Go ahead. Say it. Branding is a stupid buzzword designers use to get the $$$ from unwitting customers. But not you. You’ve dealt with enough customer service reps to know when you’re being duped. You’d just like the basic package, please and thank you and stop wasting my time.
If this is how you approach your website, marketing and other brand assets you are missing out on an essential way to communicate value to your customers on a subliminal level. Branding is what tells your customer “we’re great at what we do and you’ll have an exceptional experience with us” before they read your copy.
We had a fantastic opportunity to show off our own branding efforts with the new Roundpeg web design, a lot of thought was given to refreshing our brand and reorganizing our content. Here are a few things to keep in mind when your own brand needs an update.
Do everything with intention, and use it everywhere consistently.
Much like a website, when updating your brand you should know why it needs to be updated in the first place. Websites are a little easier since “it’s old/doesn’t work the way we want it to” is more than sufficient to proceed. Branding can be tricky since logos need to stick around long enough for your customers to become familiar with them. Same goes for colors. What else is there to update?
One major change we made with the website is our choice of font. While this should be changed almost as sparingly as a logo, we wanted to show that Roundpeg is growing up. Our previous font, Raleway, was clean with a little bit of spunk, and most importantly had a curled terminal on the “l” so “Lorraine Ball” doesn’t read like a bunch of vertical lines.
As much as we loved Raleway, we outgrew it. Those same terminals made large bodies of text difficult to read. When typing, the numbers had optical baselines (see above, where the numbers look like they’re jumping up and down) which we typically just reset to be on the same level. And after a while, the crossed lines in the “w” were a little much.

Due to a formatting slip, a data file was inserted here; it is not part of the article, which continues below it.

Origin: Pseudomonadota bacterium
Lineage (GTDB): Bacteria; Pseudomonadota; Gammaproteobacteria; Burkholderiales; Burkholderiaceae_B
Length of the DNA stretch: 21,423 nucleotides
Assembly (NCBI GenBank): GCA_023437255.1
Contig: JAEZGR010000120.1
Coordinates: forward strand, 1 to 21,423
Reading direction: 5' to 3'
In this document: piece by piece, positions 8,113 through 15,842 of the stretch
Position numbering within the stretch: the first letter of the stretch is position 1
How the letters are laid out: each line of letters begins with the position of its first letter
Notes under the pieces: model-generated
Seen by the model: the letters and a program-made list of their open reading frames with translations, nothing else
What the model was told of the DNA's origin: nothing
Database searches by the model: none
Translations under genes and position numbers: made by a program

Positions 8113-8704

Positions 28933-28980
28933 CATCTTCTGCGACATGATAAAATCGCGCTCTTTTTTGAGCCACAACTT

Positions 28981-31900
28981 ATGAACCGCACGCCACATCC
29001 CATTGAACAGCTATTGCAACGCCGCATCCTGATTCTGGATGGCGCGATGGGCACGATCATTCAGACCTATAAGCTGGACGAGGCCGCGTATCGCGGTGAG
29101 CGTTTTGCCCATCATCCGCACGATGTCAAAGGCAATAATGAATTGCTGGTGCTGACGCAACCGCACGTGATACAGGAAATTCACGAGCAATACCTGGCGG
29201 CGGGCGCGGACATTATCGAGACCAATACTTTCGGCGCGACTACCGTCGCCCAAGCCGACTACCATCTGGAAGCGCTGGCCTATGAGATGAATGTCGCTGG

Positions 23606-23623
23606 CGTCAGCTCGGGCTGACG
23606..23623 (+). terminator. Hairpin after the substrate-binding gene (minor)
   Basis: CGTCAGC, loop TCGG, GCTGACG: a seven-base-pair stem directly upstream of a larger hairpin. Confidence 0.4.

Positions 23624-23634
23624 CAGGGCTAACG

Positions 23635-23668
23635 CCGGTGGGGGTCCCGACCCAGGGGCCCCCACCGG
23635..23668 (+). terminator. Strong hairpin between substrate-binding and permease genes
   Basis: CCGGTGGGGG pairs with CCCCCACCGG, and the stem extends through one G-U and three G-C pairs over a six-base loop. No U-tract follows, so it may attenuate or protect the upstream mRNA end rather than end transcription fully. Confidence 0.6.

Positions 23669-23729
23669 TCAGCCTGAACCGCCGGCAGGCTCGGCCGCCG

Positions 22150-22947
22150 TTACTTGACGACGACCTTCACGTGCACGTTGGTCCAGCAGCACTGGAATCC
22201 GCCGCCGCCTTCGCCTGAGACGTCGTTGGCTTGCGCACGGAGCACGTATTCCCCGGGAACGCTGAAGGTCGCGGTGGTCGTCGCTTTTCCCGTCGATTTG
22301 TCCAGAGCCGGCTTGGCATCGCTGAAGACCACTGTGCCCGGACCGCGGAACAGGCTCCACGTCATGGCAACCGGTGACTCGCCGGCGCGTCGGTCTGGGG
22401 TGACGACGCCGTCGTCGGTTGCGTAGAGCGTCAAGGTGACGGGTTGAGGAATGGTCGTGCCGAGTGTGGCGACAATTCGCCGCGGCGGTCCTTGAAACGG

For the new web design we chose Proxima Nova for its clean legibility. In fact, a large reason it was chosen was because we enjoy reading blogs set in that font. It also has a large variety of weights and settings to play with and use for a variety of needs. It’s modern and professional without Futura’s sharp edges or Helvetica’s recognizable ubiquity. Most importantly, it works well for Roundpeg because it clearly communicates our professionalism while still being approachable. And we don’t have to fix the numbers by hand anymore.
Consistent Color Usage
Blue and teal have been The Peg’s core colors since its inception, orange was added a few years ago for contrast. In our new design, we put those colors to work. The dark blue adds distinction to headlines and titles and teal banners indicate when a user is viewing our resources. Bright orange commands attention for all of our calls to action.
Just as importantly, we chose where not to use color. Roundpeg is clean and professional which in design terms means a lot of white space. Whenever we needed to break up content, we used light grey and saved dark backgrounds for times when we want to request something of the user.
Imagery was a point of contention during the Roundpeg redesign. We pride ourselves on focusing on what we provide for our customers rather than our “culture,” so we keep the cat pictures on Twitter, but no one wants to look at a website stuffed with paragraphs of copy so we had to find a balance.
For this new site, we created our own patterns and graphics.
The patterns provide variety without distraction. The hexagons also provide a visual for the metaphor in our name, literally a round peg.
Each icon is unique to us, represents some part of our services and gives a distinctive feel to the site. Look for these icons to appear in other social media graphics in the months ahead.
Together, these elements tell our story with and without words. We’d love to bring this same focus to your web design project.
Did you miss Web Redesign Part One? Read it now:
Roundpeg is an Indianapolis web design firm.